There have been three studies released recently, dealing with the effects of coffee, coffee and tea, and chocolate on the heart. The studies variously showed a small reduction in both systolic and diastolic blood pressure or a reduced risk of heart failure. Once again, these studies are suggestive, but larger and more complete studies are necessary to reach a firm conclusion. And let us not lose sight of the fact that none of the studies showed the consumption of coffee or tea or chocolate to have a deleterious effect on heart function or blood pressure. The benefit of chocolate is presumed to be the result of flavanol in the chocolate; this compound increases the formation of nitrous oxide and thereby dilates the arteries ( much as Viagra does).
One study was done by Dr. Karen Ried of the University of Melbourne, Australia. This was a review of 20 short term studies involving over 900 volunteers. The studies lasted 2 weeks, 8 weeksa, or 18 weeks.They ate 100 gm of chocolate daily, and averaged a 3mm drop in systolic pressure and a 2mm drop in diastolic. One study showed a drop of 4mm and 3 mm, respectively. This is the same effect you would see from daily exercise or a heart-healthy diet. The control group showed no such decrease. The article also mentioned the Kuma Indians of South America who average 4 cups of cocoa a day and have remarkably good blood pressure.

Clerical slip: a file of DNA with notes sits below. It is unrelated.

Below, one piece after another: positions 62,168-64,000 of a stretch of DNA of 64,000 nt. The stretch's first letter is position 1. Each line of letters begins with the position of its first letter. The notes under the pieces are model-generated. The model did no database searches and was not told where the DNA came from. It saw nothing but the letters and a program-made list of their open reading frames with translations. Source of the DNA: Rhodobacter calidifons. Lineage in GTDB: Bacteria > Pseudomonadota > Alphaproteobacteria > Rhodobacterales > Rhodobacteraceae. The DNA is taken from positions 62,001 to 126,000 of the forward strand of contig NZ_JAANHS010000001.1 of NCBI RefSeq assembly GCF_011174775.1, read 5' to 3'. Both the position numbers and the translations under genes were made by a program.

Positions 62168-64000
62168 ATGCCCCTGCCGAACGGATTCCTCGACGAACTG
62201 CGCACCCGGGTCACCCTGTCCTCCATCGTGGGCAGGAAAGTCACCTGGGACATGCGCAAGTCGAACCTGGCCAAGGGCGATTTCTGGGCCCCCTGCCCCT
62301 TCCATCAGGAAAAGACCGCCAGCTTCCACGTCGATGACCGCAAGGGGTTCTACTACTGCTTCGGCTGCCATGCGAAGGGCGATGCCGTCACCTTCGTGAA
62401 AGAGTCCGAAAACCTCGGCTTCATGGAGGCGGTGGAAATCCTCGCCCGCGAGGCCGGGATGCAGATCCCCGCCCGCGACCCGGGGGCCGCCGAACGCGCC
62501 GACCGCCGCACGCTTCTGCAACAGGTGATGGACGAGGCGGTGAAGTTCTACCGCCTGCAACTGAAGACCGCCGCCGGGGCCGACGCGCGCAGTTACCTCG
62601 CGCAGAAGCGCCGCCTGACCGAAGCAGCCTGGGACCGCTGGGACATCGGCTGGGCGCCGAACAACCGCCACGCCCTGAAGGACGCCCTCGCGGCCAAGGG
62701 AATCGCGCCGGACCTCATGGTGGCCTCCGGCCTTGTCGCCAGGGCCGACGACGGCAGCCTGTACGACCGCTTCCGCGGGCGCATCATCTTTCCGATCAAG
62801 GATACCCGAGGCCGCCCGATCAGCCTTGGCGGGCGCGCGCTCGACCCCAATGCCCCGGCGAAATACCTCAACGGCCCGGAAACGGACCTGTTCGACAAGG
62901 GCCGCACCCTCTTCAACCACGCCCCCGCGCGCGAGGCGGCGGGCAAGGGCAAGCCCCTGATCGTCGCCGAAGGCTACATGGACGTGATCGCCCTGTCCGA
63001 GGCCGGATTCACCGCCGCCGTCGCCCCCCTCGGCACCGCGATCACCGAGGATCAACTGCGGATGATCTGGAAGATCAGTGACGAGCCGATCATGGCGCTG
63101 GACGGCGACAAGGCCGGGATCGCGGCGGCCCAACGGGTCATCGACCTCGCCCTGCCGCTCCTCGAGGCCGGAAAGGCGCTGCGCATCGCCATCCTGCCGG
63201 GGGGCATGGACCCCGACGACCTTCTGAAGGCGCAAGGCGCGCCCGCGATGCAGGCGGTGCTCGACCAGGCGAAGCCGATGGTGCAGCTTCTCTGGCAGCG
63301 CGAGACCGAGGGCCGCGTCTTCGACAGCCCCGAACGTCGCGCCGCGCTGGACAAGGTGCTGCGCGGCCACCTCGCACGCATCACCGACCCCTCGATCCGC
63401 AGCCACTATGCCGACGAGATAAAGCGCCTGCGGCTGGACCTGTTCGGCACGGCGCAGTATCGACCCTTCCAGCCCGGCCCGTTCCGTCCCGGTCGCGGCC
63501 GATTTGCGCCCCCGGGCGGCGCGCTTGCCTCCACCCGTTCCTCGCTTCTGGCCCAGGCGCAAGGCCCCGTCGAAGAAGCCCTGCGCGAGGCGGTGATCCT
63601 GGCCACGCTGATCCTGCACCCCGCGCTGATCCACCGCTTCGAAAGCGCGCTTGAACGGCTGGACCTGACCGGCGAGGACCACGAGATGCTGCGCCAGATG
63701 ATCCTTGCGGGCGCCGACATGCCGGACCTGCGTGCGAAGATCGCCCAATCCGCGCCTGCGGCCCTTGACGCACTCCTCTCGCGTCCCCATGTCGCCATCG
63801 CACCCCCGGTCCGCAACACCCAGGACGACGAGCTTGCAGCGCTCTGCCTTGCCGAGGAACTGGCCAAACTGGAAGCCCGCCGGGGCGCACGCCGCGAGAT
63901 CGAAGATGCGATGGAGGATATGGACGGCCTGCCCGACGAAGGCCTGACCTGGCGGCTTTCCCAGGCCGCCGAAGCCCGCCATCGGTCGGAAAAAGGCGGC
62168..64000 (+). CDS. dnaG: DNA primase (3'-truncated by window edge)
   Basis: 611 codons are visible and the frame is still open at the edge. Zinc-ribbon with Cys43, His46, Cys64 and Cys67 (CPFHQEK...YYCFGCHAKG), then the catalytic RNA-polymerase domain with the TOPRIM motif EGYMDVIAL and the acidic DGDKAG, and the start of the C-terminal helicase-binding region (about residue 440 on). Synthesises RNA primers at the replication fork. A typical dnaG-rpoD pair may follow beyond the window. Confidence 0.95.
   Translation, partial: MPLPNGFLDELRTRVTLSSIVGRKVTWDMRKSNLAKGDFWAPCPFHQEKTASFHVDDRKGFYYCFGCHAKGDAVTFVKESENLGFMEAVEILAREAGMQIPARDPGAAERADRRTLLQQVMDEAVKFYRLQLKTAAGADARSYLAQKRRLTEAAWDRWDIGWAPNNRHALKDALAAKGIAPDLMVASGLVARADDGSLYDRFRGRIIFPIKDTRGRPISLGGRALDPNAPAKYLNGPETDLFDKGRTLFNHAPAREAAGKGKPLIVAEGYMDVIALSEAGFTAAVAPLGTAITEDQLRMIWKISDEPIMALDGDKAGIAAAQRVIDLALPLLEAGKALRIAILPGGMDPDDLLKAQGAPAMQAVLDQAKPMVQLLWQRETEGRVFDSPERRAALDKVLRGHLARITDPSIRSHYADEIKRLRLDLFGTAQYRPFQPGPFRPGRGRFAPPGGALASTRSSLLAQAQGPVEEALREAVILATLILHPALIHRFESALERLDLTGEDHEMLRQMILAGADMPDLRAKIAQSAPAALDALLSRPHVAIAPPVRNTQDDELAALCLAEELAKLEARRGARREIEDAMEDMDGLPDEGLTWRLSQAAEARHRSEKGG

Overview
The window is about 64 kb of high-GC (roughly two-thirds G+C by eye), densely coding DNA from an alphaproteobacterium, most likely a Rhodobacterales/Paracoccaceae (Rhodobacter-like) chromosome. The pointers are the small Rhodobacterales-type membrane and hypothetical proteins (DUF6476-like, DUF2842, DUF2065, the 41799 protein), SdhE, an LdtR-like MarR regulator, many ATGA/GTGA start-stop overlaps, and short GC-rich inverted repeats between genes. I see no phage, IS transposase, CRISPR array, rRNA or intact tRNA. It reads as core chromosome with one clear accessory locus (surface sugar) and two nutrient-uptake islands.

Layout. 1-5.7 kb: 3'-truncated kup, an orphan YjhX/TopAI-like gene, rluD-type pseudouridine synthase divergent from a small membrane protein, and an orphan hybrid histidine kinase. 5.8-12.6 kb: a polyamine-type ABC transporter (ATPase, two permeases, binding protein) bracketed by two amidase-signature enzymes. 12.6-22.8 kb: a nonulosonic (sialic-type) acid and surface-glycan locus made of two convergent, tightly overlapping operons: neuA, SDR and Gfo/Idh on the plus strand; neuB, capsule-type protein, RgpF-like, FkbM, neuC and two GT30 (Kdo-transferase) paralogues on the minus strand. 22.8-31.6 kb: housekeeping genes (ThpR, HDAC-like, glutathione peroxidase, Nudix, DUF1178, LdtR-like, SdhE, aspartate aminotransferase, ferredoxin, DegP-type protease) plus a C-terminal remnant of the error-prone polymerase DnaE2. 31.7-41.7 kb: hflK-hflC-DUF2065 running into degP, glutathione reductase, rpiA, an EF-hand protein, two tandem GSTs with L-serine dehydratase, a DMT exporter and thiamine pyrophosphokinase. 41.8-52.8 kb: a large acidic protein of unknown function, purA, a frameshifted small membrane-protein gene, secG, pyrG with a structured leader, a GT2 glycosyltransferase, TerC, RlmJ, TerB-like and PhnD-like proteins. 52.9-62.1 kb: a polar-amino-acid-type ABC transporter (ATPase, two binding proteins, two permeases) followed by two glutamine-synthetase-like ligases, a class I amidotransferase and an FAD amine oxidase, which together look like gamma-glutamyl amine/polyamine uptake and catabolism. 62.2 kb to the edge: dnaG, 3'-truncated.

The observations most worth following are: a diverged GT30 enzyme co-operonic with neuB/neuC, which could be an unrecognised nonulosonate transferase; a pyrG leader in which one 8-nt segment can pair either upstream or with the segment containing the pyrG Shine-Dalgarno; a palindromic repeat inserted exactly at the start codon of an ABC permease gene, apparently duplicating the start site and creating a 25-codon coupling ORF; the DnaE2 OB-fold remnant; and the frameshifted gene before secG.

Another study was a meta-analysis of 5 studies. There was a j-shaped curve relating the consumption of coffee to heart failure. The biggest "protection" against heart failure came with those who averaged 3 to 5 cups of coffee a day. The results of this study might make one reconsider the recommendations against coffee consumption in certain patients.
The final study was a French retrospective analysis of over 175,000 patients ranging in age from 16 to 95 years with regard to their consumption of tea or coffee. They subdivided the patients into 3 groups: no coffee or tea, one to four cups a day, and more than four cups daily. In those drinking 1-4 cups a day, there was a small decrease in systolic blood pressure, in pulse pressure, and in pulse rate. The effect was small, but it is suggestive.
To me the take away message from these studies is that there is no evidence that the consumption of tea, coffee or chocolate is detrimental, and it may in fact be beneficial.